The baby boomers, that large group of Americans born between 1946 and 1964, have a reputation as being very fitness-conscious. The stereotype boomer goes running every day, works out at the gym, and has a personal trainer. Yet contrary to this image, recent research suggests that the boomers are actually in worse health than their parents. In the March 2013 issue of the Journal of the American Medical Association, West Virginia University researchers reported that the boomers have a higher rate of poor health and disabilities than did their parents' generation. The Centers for Disease Control and Prevention even predict a decline in life expectancy as obesity leads to an increased rate of hypertension, diabetes, high cholesterol and chronic disease. What is responsible for this startling trend? Only 18 percent of boomers get the recommended daily amount of exercise. And we now know that even people who exercise regularly experience a decline in health when they spend most of the rest of the day sitting. Our bodies did not evolve to spend hour upon hour in a chair or on a couch—yet today's culture, more than ever, finds many of us at a desk for eight hours or more, emailing our office mates rather than walking down the hall, sitting down all day…right into our leisure hours, which are often spent engaged with a variety of tempting—but sedentary—electronic entertainments. Despite their image of active senior living, the boomers shouldn't rest on their laurels—or their recliners. Follow a regular exercise program and be sure to engage in regular small amounts of activity throughout the day.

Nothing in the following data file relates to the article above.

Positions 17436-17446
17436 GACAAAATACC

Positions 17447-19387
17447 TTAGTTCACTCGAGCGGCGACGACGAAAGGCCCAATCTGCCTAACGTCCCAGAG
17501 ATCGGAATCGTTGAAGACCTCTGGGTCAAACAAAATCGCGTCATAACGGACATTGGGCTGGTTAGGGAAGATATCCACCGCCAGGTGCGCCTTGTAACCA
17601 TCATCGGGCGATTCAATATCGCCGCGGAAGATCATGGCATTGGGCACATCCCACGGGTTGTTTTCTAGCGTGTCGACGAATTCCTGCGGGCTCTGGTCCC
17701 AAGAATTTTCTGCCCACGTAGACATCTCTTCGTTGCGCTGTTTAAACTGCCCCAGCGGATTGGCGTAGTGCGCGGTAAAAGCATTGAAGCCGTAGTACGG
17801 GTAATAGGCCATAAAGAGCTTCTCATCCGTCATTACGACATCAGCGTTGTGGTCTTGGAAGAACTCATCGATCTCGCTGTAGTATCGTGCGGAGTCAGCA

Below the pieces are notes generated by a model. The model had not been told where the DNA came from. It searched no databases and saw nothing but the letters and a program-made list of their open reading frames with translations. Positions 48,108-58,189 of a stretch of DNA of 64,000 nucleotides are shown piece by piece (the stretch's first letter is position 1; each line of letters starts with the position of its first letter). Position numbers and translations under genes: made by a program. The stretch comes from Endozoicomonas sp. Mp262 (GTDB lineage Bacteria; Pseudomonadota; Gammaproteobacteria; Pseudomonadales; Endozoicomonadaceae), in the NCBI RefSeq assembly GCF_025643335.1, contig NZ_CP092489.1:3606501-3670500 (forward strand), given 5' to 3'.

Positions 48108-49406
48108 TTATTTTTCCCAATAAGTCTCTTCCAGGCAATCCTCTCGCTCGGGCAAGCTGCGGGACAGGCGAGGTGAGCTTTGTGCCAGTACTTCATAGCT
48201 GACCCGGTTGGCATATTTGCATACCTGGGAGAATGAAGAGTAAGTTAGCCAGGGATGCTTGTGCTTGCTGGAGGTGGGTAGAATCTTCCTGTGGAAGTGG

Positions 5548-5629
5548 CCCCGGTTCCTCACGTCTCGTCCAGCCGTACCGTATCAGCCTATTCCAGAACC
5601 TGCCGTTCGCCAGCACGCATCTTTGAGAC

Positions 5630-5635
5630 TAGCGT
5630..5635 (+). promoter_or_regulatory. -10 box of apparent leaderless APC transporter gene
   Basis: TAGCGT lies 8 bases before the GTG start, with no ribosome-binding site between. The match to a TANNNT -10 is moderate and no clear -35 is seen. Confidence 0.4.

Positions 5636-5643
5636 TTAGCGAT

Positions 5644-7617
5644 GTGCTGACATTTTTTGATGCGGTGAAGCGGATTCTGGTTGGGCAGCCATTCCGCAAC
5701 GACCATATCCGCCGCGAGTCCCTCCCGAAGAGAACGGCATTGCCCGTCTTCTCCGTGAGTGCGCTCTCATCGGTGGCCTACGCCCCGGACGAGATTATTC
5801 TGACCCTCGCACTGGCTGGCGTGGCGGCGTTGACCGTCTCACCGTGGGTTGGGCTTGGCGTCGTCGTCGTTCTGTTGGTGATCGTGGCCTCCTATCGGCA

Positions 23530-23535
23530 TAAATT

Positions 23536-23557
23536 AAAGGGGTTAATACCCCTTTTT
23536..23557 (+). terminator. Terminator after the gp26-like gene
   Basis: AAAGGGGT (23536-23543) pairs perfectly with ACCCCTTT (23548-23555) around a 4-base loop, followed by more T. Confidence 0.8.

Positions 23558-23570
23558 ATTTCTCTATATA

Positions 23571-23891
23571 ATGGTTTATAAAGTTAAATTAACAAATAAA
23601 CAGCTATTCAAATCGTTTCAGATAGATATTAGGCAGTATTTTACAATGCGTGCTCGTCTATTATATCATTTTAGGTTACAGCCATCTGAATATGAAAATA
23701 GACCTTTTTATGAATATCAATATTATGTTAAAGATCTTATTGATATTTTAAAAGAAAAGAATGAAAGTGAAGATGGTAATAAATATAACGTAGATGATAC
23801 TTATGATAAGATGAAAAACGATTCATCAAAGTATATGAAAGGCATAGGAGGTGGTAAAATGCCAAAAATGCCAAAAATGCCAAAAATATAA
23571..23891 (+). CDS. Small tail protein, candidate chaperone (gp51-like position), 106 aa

For More Information

The National Institute on Aging (NIA) website offers a free booklet, "Exercise and Physical Activity: Your Everyday Guide," which you can download, order, or listen to online. The NIA also recently rolled out the Go4Life exercise and physical activity campaign for adults age 50 and over.

The American Academy of Orthopaedic Surgeons website offers consumer information on seniors and exercise.

Read more about the brain-protecting power of exercise in "How Exercise and Other Activities Beat Back Dementia" on the NPR website.

Studies show that hospitalized patients recover more successfully when they begin walking as soon as possible. This is just one of the many recommendations for reducing the staggering costs of rehospitalization. Read on to the next article to learn more about this important issue.